• Anonymous

    Okay, I've been listening to the fan almost 24 hours a day now since the Yankees began their little flop. Hi-larious! I love hearing the Yankee fans call in and say that Mets fans shouldn't be enjoying this. Yeah, right – I'm enjoying this a little too much!!

  • Anonymous

    That's an old chestnut. According to the other side, Mets fans shouldn't be enjoying anything. It's the hoary Fun Police thing.
    “Whydon'yacallbackwhenyagottwennysixringsan'thenyacanchirp?”
    Circa 1999 it was irritating as all get out. Today it's a light mist that eases the humid air.

  • Anonymous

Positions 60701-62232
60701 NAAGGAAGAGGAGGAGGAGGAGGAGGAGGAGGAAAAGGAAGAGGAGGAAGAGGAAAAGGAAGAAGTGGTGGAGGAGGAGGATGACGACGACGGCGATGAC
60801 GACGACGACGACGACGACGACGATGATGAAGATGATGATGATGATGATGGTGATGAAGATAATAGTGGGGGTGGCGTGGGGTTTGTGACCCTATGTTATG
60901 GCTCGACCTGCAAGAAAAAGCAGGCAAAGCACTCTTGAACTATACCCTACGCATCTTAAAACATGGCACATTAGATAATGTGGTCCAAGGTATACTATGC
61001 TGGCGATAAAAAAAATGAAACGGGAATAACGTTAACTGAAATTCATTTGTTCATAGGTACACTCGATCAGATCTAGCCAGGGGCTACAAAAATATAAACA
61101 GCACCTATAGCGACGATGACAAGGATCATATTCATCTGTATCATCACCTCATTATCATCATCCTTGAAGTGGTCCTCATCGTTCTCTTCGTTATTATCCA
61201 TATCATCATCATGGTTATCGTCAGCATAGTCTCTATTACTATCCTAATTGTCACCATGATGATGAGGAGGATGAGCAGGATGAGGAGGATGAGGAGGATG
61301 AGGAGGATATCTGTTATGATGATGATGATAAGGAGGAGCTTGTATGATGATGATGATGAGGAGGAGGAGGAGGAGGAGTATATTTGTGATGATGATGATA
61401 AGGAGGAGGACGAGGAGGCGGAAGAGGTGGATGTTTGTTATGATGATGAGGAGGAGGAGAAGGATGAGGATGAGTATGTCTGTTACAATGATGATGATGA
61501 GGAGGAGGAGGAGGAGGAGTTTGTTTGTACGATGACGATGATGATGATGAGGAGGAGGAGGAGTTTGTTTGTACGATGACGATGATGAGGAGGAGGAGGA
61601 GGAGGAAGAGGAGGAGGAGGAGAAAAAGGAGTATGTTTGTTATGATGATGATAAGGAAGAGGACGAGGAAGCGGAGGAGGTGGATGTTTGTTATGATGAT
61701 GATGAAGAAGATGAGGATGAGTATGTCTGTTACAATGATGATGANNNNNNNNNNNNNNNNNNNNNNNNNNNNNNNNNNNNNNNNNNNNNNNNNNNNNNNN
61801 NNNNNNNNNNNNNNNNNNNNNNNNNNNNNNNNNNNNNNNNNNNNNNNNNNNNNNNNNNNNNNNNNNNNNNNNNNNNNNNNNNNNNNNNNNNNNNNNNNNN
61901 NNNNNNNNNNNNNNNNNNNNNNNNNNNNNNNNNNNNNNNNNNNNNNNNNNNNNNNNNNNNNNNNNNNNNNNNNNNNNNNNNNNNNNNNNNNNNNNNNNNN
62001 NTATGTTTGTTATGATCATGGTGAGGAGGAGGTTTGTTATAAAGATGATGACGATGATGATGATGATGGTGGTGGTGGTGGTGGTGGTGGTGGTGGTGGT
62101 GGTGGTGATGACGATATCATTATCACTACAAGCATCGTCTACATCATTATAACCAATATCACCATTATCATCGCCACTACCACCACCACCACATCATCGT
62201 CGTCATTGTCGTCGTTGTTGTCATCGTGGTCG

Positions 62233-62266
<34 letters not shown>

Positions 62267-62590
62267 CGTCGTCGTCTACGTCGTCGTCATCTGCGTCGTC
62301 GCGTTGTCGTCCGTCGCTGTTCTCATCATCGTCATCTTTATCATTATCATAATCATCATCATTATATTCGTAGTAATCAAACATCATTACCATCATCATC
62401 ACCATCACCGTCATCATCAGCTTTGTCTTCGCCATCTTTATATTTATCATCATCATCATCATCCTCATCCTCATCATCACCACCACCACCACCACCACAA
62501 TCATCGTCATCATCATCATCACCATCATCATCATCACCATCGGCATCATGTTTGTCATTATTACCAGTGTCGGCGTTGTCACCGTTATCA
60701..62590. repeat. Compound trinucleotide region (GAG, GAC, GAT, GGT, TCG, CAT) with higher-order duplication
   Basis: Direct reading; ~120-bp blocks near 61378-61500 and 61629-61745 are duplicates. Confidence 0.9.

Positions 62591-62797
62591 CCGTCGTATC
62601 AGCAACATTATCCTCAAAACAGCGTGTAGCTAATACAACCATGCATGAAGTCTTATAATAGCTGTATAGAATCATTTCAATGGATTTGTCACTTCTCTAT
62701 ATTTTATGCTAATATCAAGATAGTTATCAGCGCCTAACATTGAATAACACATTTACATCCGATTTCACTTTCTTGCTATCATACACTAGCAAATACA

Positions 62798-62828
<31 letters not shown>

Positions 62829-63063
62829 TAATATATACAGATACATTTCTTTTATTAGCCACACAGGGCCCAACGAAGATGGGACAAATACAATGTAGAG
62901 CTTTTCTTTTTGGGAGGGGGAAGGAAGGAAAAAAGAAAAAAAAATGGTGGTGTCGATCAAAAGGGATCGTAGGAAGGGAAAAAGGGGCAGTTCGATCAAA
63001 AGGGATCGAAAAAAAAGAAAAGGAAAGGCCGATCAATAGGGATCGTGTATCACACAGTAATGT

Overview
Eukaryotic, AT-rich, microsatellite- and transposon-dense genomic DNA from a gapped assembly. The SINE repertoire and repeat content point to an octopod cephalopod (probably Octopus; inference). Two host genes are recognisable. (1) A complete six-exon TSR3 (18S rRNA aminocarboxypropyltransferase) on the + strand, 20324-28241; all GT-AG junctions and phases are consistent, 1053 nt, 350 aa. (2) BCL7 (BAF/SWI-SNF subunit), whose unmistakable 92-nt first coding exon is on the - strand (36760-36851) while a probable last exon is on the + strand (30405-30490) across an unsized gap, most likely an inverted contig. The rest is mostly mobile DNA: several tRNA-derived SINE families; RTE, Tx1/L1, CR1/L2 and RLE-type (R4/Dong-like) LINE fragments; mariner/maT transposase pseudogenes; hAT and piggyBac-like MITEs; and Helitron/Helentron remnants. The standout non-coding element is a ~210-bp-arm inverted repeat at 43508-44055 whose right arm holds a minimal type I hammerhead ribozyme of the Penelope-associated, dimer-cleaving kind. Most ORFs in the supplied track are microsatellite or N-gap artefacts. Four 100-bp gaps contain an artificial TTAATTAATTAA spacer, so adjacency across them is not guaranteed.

Charlie,
    He was just masquerading as the fan of a winning team. Navy and white are not very comfortable colors to wear these days.

  • Anonymous

    I distinctly remember living in Phoenix in the fall of 2001, when the Diamondbacks were about to upend Mariano and the 24 Dwarfs in that year's WS. That was, of course, right after 9/11 and all the hue and cry about whether rooting against the Yankees was “un-American.” I reassured my fellow Phoenicians that hating the Yankees was a perfectly all-American thing to do — it was, after all, precisely what we would be doing if those planes had never hit the buildings, and besides, plenty of Yankee-haters died in that catastrophe too. So there.
    Greg, you nailed it, this is one hilariously holey slice o'cheese. I hope the Mets have it on the clubhouse bulletin board and are rupturing a collective kidney giggling about it.

  • Anonymous